Berks County Wine Trail shares in the holiday spirit

Carrie Gudikunst, server at Kog Hill Winery, is looking forward to advancing in wine making with the next vintage. She worked for five years as a food microbiologist and went back to school for wine making. She hopes to do quality control working with wine. Photo by Roxanne Richardson
Kog Hill Winery Photo by Roxanne Richardson

Wineries in Berks County got into the holiday spirit Saturday and Sunday pairing cookies and wine with Christmas gifts and charitable donations.

Wine enthusiasts took advantage of the event to sample prized wines paired with select cookies for a sweet experience, and for each bottle of featured wine purchased, each winery donated $1 to a charity of its choice.

The donations from sales of Kog Hill Winery’s featured wine went to help the Alpha Omega Players of the Alpha Omega Performing Arts Center in Birdsboro. The winery selected Sweet Spiced Holiday Blend and Blue Merlot red wine paired with Meghan’s Famous Chocolate Chip Cookie.

“We have our blue Merlot, which I know they’ve won awards for; very popular,” said Carrie Gudikunst, server at Kog Hill Winery. “A lot of people come in here specifically for that wine. We also have Harmony, which has clove and cinnamon in it as well.”


Gudikunst said some people enjoy it chilled, which brings out the fruity flavors, and some people enjoy it warm, which brings out the spice flavors. She said it is a unique blend.

“There are different ways that wines perceived on the senses,” said Gudikunst. “Obviously aromatics and the way that it smells. Another thing interesting about wine is a wine may smell a certain way, but taste totally different. Wine kind of hits every sense a little bit differently so it’s very complex, I should say.”

According to Gudikunst, this is why people check out the color, the smell, the taste on the palate, and even the clarity of the wine.

People on the trail not only sample new or award winning wines, but they also learn about wines and the senses and what wines are best with different foods.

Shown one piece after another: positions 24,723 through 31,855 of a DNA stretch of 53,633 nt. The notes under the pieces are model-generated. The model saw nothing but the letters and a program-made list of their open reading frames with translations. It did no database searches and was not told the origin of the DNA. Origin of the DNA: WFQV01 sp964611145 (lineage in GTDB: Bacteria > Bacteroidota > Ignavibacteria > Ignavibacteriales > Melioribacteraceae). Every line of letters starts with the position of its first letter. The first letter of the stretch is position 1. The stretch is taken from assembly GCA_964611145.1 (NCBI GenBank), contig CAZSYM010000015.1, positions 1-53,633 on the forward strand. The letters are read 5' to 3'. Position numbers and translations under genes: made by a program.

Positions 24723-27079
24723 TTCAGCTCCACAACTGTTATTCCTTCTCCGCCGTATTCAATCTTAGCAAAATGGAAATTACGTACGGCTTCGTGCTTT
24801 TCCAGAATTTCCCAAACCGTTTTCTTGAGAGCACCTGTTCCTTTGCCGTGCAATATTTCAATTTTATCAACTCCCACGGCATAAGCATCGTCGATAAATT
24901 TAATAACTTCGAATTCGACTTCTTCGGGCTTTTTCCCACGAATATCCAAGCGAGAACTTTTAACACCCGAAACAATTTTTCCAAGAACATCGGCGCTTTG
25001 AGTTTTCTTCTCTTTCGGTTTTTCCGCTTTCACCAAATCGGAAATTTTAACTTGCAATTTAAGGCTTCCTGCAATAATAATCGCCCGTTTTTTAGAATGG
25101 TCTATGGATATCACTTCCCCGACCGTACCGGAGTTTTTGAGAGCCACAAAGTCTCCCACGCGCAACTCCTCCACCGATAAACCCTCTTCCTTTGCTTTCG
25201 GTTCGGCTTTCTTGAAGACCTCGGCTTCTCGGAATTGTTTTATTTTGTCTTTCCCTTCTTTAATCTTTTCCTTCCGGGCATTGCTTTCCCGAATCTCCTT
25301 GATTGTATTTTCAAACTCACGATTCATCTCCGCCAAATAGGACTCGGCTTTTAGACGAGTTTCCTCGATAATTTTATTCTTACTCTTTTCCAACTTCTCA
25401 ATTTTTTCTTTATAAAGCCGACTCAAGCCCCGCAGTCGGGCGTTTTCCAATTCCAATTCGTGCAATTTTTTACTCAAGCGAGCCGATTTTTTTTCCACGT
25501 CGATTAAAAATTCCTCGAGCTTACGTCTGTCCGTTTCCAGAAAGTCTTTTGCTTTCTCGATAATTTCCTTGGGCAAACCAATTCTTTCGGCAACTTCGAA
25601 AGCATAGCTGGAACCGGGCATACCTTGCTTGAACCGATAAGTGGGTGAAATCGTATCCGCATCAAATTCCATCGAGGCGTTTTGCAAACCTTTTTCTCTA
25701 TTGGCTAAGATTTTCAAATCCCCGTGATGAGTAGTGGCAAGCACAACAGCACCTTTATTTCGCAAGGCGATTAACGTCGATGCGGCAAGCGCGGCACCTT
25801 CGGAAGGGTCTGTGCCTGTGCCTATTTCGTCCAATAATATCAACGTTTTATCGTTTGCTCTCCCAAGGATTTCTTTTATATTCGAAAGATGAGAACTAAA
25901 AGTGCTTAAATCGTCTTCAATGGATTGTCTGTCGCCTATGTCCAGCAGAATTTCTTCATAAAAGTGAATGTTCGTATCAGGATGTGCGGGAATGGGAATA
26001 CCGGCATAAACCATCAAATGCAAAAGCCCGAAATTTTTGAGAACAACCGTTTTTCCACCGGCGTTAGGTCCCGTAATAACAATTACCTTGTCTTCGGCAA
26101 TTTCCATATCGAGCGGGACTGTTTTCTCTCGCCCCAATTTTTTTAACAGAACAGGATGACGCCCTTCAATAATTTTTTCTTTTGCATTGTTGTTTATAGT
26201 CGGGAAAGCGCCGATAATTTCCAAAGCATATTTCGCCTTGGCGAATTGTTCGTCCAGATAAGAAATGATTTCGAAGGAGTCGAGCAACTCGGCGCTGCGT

At Manatawny Creek Winery, the staff made home-made lavender shortbread cookies cut into festive shapes and paired with blanc de blanc sparkling wine and a vidal blanc white wine.

“You’re going to be pairing so that you can taste two different wines with the same cookie, and you’re going to try a dry wine and a sweet wine, and they’re going to change as you taste the cookie with the particular wine,” said Colleen Norheim, server and cooking class instructor.

Norheim also said you may not necessarily like the dry wine, but when you have it with a cookie you may find that you really actually like it. According to Norheim, the winemaker Joann Levengood likes to be hands-on with all the wine and came up with the pairing of the lavender cookie with the two wines after they collaborated on the idea. Norheim also said that lavender grows really well in vineyards and is seen around France, Spain and Italy, so it was only natural to pick lavender cookies.

Norheim explained that the blanc de blanc is made with a natural fermentation process with a lot of steps involved. The process is referred to as methode champenoise, translating to “in the method of champagne.”

“The blanc de blanc is our dry Champagne-type wine. It’s a sparkling wine, and it’s made the traditional way where we turn the bottles a quarter turn every day. It’s the way they make it in France,” said Janet Levengood.

Levengood said the vidal blanc is a sweeter wine that has more of a floral bouquet to it.

“We like sweets and semi-dries,” said Bill Heffelfinger, of Wernersville.

“Wine and cookies, what could be better?” said Nina, Bill Heffelfinger’s wife.

Like with the other wineries, for each bottle of the featured wine sold, $1 was donated to Wounded Warriors, an organization that provides support to wounded recovering veterans.

The Christmas Wine Tour was an opportunity for more people to discover the different wineries and to help charities in the process.

To learn more about the Berks County Wine Trail, go to